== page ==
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Inside Mobile Design and User Experience

Thoughts on mobile and social business applications, design, and user experience, by Chris Reckling.

Post-Lotusphere, I took on a new challenge, which is to lead a single team focused on mobile user experience. I thought I would start the blogging on the topic by reviewing the strategy that was given at Lotusphere during INV108 The Lotus Mobile Strategy.

Slide 8 in the presentation looks like this.
mobile strategy slide
A brief statement about each bullet:
A comprehensive solution means that IBM intends to provide "apps" across all of the product categories. Today we have many of the parts available as either web apps (iNotes, Connections, Sametime, for example), fully integrated with the platform (Blackberry), or native on the device platforms(Traveler). We need to fill in the holes where the solution is not comprehensive.
Available on leading devices
signals the intent to create apps for those logos you see on the screen (Android, Apple, Blackberry, and Nokia) and distribute them through the various app stores and markets. This includes both smartphones and tablets.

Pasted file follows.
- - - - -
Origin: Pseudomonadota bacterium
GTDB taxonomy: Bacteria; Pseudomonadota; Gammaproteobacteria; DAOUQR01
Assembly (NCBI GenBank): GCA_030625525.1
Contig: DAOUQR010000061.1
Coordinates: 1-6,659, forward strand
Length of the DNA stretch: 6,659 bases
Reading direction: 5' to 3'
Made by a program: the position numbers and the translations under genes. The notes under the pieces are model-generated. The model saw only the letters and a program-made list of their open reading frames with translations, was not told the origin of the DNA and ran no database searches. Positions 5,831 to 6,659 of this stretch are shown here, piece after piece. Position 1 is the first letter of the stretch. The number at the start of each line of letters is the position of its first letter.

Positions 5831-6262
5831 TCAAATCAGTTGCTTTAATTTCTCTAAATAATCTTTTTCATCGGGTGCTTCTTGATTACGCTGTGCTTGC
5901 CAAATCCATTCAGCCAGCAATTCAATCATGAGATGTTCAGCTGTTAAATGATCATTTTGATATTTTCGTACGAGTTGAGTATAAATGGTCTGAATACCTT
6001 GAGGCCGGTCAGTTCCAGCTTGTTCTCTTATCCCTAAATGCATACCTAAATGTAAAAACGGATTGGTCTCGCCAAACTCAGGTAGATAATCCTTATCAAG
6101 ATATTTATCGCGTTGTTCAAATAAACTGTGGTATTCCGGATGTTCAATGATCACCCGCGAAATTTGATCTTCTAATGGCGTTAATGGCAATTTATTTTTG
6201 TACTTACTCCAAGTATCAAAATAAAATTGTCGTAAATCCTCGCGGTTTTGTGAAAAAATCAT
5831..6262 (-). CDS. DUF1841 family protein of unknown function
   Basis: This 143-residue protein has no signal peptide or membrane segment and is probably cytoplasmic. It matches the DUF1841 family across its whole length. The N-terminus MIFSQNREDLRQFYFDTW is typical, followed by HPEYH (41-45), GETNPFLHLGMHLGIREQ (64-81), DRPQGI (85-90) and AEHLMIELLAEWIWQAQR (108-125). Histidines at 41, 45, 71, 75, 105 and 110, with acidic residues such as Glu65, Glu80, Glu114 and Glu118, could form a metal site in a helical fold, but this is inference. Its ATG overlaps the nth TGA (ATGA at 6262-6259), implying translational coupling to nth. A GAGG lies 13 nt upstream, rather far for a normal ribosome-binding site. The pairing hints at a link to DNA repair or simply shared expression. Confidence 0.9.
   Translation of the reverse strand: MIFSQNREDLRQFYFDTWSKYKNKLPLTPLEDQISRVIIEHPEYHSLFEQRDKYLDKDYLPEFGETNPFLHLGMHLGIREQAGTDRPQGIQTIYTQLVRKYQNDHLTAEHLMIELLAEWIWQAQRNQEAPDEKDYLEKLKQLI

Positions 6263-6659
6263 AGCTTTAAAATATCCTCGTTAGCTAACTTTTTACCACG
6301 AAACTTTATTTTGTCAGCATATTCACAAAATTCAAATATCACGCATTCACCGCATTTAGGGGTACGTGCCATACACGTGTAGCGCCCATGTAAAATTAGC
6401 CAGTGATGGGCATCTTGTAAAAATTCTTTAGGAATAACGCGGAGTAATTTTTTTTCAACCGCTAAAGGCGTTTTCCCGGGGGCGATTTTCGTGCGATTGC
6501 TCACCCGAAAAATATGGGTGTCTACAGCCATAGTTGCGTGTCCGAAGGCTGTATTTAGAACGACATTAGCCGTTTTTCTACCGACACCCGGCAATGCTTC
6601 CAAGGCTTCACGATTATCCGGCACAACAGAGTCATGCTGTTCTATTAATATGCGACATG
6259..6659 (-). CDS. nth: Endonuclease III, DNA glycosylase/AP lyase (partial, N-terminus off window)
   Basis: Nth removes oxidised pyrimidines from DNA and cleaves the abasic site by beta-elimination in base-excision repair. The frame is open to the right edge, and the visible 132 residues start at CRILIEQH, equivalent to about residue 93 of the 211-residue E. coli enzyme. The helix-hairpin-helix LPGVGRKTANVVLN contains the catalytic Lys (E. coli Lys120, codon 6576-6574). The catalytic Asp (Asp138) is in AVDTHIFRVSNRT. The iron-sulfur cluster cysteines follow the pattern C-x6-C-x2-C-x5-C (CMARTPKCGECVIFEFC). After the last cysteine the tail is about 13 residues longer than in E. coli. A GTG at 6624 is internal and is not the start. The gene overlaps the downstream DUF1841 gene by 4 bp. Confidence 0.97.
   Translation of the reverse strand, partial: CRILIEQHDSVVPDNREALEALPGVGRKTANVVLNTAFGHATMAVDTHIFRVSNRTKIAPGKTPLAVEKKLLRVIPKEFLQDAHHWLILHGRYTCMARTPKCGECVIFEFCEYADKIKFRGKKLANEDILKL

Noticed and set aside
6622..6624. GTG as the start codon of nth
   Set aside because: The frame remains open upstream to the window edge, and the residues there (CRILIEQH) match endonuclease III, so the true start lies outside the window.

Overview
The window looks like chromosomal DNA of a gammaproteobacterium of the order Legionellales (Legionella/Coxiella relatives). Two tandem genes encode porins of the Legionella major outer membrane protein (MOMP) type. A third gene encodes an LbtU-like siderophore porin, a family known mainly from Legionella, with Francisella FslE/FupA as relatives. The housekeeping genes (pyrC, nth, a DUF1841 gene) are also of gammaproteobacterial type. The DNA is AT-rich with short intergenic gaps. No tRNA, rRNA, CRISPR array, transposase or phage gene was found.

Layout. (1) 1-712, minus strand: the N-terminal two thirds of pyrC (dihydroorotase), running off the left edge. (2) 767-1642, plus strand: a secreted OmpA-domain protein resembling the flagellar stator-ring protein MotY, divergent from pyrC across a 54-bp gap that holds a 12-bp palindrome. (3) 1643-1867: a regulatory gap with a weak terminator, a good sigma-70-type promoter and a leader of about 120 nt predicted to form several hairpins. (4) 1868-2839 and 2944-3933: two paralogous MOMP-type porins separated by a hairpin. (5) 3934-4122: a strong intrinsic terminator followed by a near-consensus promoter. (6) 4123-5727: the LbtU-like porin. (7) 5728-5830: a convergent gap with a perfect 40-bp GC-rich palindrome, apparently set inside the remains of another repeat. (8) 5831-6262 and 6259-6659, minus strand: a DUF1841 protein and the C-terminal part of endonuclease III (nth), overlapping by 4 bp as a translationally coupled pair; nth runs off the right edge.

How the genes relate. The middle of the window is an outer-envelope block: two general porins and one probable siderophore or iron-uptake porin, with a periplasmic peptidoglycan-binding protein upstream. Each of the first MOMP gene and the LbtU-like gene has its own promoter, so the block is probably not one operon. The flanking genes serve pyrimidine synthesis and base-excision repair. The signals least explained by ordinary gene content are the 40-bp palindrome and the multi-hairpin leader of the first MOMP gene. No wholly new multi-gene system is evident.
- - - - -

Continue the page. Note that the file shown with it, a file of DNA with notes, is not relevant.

Application development tools
includes access to both xpages type apps (see Xpages mobile controls) and other patterns enabled via the Social Business Toolkit. We showed both of these during the OGS, by the way. There's also a plan brewing around embedded experiences and how that plays out on the mobile platforms.
Enterprise governance capabilities
means that we know security and device management are an important aspect to a full solution. Today, Traveler provides access to mail, calendar, contacts, along with password profiles and remote wipe, so how do we extend that access and make the management features better.

Slide 9 provides the "required by law" marketecture chart, for you visual learners in the audience - it pretty much says the same thing as the bullets. The only commentary to make here is that in addition to installable apps, some customers require that no information be left behind on the device; thus, the need for web applications such as iNotes, Connections, Sametime.

You are probably wondering what our plan is for Nokia. I am not the official spokesperson for the products, therefore I'm not saying anything! Certainly no one has a Nokia/WinMo7 device right now. Are you likely to purchase or deploy a Nokia Symbian 3 device soon? Are you now  likely to  consider supporting Windows 7 phone devices (Nokia or others) given the recent news? I'm truly curious, since Nokia is not seen too much in the US.

Look for more posts in the future as we start to pull designs together to meet the strategic objectives outlined here.

Press release: IBM Brings Social Business to the Cloud, Mobile Devices

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Chris Reckling | 23 February 2011 06:00:00 AM ET |

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